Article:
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Marine recreational fisheries management reform advances in the Mid-Atlantic

by American Sportfishing Association 9 Jun 02:06 UTC

On Tuesday, June 7, the Mid-Atlantic Fishery Management Council (MAFMC), and the Atlantic States Marine Fisheries Commission (ASMFC) jointly approved a harvest control rule framework action that brings important changes to recreational management for some of the region's most popular fisheries. The new approach attempts to smooth out the volatility that has plagued recreational fisheries regulations from year to year, creating lost fishing opportunities and generating significant frustration for anglers and the industry.

Specifically, the harvest control rule approach will incorporate an evaluation of biomass level when making recreational management decisions for summer flounder, scup, black sea bass and bluefish. Status quo management currently only relies on a comparison of recreational harvest estimates to a harvest limit.

"Anglers and sportfishing businesses have been frustrated by recreational management changing almost every year based on the variability in recreational harvest estimates," said Mike Waine, Atlantic Fisheries Policy director for the American Sportfishing Association (ASA). "The new approach incorporates more science into the decision-making process to better manage the recreational sector and conserve our fisheries resources."

The harvest control rule approaches were in development for several years and are part of a collaborative recreational reform initiative between ASMFC, MAFMC, NOAA Fisheries and stakeholders. The goals of recreational management reform are to (1) provide stability in the recreational bag, size, and season limits; (2) develop strategies to increase management flexibility; and (3) align fishing access with availability and stock status. The approved harvest control rule approach represents a first step towards achieving these goals and is expected to be implemented on an interim basis while other alternatives are developed further.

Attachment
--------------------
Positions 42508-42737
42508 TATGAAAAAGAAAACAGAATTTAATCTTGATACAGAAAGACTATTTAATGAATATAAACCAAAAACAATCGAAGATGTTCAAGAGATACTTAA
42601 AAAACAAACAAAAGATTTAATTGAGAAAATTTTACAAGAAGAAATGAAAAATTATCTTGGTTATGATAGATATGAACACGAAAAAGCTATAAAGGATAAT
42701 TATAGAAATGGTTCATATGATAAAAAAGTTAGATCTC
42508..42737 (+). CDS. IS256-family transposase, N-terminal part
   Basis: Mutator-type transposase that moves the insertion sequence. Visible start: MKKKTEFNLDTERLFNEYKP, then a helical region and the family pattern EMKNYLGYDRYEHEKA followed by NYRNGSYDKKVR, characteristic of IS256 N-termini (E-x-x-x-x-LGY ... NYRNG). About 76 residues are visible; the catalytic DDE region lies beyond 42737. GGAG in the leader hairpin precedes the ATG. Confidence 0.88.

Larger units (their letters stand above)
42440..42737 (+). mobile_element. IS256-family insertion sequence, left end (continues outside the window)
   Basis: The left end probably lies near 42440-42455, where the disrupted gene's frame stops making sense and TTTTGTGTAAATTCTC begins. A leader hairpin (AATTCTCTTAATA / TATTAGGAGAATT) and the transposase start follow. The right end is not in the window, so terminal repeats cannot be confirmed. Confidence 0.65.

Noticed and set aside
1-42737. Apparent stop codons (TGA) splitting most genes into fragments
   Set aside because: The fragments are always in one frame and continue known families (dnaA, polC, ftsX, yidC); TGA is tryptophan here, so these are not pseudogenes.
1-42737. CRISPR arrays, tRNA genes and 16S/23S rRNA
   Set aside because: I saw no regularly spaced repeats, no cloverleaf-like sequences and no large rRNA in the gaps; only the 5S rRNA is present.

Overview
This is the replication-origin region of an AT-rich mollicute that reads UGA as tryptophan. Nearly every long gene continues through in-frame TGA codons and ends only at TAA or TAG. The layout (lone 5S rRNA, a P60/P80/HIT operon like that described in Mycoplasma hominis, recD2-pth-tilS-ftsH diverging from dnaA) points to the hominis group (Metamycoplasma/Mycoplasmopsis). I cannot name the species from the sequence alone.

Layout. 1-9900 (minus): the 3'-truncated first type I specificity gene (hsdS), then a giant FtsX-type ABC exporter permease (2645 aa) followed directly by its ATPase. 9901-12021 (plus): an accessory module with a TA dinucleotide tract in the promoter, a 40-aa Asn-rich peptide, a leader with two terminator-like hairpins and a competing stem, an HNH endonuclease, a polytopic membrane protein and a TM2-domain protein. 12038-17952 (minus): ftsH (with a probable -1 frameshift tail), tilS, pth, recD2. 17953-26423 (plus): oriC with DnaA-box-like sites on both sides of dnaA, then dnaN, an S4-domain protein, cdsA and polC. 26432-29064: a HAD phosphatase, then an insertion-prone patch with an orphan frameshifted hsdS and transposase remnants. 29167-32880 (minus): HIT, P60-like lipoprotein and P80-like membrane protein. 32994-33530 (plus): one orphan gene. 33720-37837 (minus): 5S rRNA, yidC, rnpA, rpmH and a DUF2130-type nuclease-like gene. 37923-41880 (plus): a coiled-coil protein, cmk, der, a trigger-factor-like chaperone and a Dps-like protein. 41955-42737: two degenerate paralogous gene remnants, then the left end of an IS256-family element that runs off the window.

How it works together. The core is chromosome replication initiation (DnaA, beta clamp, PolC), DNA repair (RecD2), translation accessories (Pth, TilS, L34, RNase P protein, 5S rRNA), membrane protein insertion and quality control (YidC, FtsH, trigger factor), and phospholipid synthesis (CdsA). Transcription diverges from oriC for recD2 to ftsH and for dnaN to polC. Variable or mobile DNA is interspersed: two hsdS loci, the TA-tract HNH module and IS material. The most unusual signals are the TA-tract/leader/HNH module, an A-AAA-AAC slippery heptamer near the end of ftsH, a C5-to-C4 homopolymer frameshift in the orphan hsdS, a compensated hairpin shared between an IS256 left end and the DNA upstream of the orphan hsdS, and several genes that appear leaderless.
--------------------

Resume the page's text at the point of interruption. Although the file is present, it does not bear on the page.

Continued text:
Although this represents a small change, it is consistent with a longstanding sportfishing industry position that recreational and commercial fishing are functionally different activities that require different management approaches. The Modern Fish Act clarified that federal fisheries managers have the authority to implement improved management approaches for recreational fisheries, such as the harvest control rule approach.

"The Marine Recreational Information Program (MRIP), the survey used to estimate recreational catch, has inherent uncertainties that create challenges when it's used for fine scale quota management," noted Waine. "Reforming management approaches that account for MRIP uncertainty is a much-needed change while we continue to work on improving recreational data collection."

"The sportfishing industry recognizes MAFMC member Adam Nowalsky, a licensed charter fishing captain from New Jersey, for his leadership in advancing this management change" said Mike Leonard, ASA's vice president of Government Affairs. "ASA and its coalition of sportfishing partners will continue to prioritize recreational management reform and data improvement efforts across all the regions to advance the conservation and management of recreationally important species."

The approved harvest control rule framework action will be forwarded to NOAA Fisheries for final approval with an expected implementation in the 2023 fishing year.

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